An Ounce of Prevention

Several months ago, as I was in the process of joining the Synthesis team, Sara interviewed me about my time as a traveler for her series on the homeless. We talked a lot about what it’s like to be immersed in the traveling scene, and how different communities deal with vagrancy—particularly relating to sit/lie ordinances.

As the local debate rages on, culminating in the recent passage of Chico’s temporary sit/lie ordinance and the beginning of private security patrols, the phrase that’s struck me again and again is, “that’s not a solution.” Be it a solution for homelessness, a solution for antisocial behavior, or a solution for ending this debate so we can move on to other topics, everyone wants to see something definitive happen that will send us toward a healthier and happier community.

I was one of the voluntary homeless. I didn’t have a crippling drug or alcohol addiction, I wasn’t schizophrenic and off my meds, I wasn’t destitute and desperate with no place to go. So why did I choose that life? Why would anyone choose to become marginalized? And what solution can there possibly be for the kind of people who don’t want to be sheltered, don’t want jobs, and don’t want to play by the rules that the broader community considers civil?

Looking back on my reasoning at the time, I would’ve told you that I just wanted freedom. I wanted to be whoever I wanted to be, do whatever I wanted to do; spend my day smoking weed and playing drums by the creek, and then suddenly pack up and head to the next town with some people I just met. I would’ve told you it was all a big adventure so I could find myself, observe my constants through varied contexts, discover the answer to the big WHY about everything. Most of all I wanted to be happy, and when I held still for too long, the unhappy crept up like a sinister shadow pouring over my life with bitter darkness.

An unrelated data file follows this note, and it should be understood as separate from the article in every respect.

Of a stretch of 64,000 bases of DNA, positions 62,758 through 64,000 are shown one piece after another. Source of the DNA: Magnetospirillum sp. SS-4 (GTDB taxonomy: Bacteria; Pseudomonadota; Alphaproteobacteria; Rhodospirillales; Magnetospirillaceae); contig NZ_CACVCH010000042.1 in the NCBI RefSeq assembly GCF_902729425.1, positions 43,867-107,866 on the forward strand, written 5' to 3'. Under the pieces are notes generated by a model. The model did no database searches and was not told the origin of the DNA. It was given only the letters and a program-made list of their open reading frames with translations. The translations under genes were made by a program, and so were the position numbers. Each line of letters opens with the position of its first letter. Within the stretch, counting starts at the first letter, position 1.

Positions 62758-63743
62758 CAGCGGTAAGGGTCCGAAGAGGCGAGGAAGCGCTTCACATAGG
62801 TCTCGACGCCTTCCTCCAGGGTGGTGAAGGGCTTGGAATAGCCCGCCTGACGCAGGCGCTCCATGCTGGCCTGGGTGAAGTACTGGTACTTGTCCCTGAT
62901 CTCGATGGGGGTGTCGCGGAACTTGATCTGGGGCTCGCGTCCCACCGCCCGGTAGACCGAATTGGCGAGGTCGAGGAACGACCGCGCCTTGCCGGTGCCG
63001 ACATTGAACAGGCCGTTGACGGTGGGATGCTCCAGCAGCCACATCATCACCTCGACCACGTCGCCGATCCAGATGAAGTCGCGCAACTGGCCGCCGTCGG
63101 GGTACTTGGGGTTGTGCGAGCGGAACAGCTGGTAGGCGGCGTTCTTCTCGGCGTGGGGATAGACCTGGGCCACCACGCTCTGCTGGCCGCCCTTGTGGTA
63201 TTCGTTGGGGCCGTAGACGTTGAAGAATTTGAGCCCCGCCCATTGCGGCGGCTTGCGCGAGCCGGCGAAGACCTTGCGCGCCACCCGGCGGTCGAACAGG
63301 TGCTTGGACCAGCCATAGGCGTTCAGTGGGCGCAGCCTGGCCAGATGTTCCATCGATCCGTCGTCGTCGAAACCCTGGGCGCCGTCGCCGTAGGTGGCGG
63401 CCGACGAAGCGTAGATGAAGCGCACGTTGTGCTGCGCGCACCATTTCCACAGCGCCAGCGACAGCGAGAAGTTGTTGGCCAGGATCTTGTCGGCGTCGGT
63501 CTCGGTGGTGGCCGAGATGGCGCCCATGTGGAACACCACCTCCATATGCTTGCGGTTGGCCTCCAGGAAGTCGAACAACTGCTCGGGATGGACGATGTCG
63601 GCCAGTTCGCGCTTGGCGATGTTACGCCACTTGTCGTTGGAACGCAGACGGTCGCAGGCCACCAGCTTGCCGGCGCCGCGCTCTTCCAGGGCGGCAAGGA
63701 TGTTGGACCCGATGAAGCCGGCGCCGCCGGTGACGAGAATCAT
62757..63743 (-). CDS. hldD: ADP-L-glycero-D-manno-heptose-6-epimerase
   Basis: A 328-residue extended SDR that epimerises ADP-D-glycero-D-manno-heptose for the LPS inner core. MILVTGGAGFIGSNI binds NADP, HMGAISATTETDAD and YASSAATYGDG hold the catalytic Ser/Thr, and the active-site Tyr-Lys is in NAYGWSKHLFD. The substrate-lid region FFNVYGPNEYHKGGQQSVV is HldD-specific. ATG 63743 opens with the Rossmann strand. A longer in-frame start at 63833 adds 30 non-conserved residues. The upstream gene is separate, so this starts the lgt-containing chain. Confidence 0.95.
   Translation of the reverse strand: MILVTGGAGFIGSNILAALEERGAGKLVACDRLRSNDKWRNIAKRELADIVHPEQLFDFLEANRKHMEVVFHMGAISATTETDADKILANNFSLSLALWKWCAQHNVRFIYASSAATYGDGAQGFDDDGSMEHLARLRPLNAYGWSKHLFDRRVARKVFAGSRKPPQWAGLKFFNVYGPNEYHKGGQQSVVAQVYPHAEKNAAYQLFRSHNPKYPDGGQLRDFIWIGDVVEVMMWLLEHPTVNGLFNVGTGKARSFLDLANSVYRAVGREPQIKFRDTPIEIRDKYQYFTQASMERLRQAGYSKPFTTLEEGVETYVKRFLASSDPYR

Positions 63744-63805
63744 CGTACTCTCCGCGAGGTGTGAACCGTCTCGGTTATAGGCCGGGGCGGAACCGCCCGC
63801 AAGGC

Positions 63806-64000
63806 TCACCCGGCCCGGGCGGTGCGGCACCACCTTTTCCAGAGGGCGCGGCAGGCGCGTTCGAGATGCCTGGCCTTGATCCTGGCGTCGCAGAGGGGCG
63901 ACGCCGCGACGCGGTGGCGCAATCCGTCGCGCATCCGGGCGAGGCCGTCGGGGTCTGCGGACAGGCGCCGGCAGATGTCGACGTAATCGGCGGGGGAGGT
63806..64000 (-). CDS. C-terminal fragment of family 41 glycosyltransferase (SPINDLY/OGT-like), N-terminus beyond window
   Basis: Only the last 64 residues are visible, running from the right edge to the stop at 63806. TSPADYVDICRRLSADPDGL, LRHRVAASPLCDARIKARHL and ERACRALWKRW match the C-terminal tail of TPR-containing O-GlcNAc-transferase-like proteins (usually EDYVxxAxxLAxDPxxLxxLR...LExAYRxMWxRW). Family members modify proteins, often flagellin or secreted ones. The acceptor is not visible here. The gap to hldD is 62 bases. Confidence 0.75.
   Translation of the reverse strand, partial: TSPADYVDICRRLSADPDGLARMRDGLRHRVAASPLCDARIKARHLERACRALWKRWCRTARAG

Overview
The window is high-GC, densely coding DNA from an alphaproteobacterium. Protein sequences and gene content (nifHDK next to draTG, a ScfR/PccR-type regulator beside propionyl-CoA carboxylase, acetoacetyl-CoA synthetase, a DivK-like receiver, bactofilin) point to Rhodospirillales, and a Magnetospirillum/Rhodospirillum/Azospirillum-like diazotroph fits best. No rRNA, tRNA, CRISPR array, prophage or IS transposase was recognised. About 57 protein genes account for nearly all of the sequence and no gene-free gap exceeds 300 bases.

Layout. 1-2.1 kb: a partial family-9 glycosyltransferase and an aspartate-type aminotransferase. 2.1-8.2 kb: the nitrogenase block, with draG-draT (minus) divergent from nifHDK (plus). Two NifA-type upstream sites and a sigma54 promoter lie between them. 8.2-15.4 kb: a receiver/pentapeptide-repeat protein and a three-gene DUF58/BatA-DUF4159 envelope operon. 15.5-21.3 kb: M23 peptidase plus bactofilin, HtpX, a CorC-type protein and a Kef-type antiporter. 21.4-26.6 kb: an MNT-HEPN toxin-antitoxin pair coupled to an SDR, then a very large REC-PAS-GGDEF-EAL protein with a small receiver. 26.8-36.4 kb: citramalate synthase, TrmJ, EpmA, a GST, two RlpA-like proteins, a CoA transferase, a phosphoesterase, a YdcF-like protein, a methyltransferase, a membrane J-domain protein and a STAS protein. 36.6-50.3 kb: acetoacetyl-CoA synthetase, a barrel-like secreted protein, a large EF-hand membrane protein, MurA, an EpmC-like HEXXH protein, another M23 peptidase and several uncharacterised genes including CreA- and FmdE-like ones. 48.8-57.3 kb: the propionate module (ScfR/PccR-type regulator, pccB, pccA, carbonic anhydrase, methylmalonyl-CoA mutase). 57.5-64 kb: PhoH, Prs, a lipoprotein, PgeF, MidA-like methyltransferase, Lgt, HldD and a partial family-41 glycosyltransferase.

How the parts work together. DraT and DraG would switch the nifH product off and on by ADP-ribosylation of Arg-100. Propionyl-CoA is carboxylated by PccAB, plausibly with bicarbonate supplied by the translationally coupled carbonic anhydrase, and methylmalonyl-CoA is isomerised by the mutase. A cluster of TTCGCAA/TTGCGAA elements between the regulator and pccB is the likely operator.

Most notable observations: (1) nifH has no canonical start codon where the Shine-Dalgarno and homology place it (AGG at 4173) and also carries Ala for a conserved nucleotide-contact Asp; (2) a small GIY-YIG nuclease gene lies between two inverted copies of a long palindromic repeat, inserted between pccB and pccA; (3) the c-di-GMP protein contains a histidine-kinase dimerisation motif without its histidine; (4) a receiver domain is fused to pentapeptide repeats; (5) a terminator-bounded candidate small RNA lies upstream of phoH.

With the perspective of age, I see so clearly now why that was. By the time I was in highschool, my life had been steadily spiraling out of control. It’s hard to pinpoint the exact origin of that chaos. Possibly when my mom suffered a paralyzing stroke and went into a deep depression. Possibly when my first sexual experience turned ugly and forceful, or when I told my best friend I’d been raped and she accused me of lying to get attention. Possibly when I could no longer believe in the religion I’d been raised in, and suddenly lost not only the sense of boundaries and simplicity that it had provided, but also fell away from my parents and main support system. As time went by I felt more and more disconnected from the people around me and the system I was expected to be a part of. When my school principal called me into his office for multiple absences and told me I was a disruptive influence, that he couldn’t teach me the discipline my parents had failed to teach—and that maybe I’d be better off dropping out—I just quipped, “maybe you’re right,” and walked out the door.

The thing that could’ve made a difference at any point along the way would’ve been intervention from a trained therapist. My family had no idea what I was going through, and there were so many complicating issues to our relationship—not the least of which were raging teenage hormones—I couldn’t possibly have opened up to them and identified or articulated what was going on with me. Our school counselor was equipped to help us figure out what classes we needed to graduate, not a psychologist who could look at an out-of-control girl and see that she needed serious help. And even if he had been, with a campus that size, the odds are good that hundreds of kids were in the same state of need. If we really want a long-term solution to these social issues, guiding young people toward mental health services and support groups has to become a community responsibility.